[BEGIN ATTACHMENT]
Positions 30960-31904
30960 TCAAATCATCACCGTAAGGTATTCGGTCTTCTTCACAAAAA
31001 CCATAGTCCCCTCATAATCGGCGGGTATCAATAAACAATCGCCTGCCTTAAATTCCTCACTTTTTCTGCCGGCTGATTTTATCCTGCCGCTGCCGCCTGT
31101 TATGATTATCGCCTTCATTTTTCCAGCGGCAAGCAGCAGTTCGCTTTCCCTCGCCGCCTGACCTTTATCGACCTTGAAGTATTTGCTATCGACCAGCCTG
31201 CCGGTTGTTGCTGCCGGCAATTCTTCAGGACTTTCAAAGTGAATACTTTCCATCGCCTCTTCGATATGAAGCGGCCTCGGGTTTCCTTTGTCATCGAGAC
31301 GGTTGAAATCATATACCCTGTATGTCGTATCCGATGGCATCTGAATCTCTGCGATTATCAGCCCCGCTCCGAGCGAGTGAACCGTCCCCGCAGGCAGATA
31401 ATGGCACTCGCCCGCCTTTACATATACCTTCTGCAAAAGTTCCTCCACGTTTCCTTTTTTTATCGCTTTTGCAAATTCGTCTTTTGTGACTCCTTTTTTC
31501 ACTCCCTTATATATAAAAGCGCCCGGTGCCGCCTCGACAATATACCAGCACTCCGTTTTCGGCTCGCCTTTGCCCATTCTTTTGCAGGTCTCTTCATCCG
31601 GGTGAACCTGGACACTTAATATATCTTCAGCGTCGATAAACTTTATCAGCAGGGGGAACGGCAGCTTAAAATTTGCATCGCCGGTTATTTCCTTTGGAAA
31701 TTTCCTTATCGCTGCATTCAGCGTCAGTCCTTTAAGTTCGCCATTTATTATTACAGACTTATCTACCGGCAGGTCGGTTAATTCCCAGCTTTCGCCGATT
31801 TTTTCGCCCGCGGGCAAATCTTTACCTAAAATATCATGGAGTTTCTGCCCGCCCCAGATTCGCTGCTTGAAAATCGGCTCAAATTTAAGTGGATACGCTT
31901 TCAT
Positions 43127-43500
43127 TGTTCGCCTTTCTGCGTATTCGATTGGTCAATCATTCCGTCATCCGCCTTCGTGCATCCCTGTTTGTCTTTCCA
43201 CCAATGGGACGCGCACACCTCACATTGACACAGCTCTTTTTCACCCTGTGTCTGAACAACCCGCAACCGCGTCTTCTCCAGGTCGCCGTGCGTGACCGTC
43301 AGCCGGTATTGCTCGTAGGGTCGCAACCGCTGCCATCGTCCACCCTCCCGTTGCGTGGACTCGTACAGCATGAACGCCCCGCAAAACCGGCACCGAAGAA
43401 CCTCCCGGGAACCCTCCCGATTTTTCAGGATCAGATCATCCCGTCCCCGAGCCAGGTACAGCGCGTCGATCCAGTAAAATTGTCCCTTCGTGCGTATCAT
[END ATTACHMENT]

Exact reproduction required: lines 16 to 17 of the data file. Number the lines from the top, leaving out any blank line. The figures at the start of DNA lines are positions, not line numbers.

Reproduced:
43301 AGCCGGTATTGCTCGTAGGGTCGCAACCGCTGCCATCGTCCACCCTCCCGTTGCGTGGACTCGTACAGCATGAACGCCCCGCAAAACCGGCACCGAAGAA
43401 CCTCCCGGGAACCCTCCCGATTTTTCAGGATCAGATCATCCCGTCCCCGAGCCAGGTACAGCGCGTCGATCCAGTAAAATTGTCCCTTCGTGCGTATCAT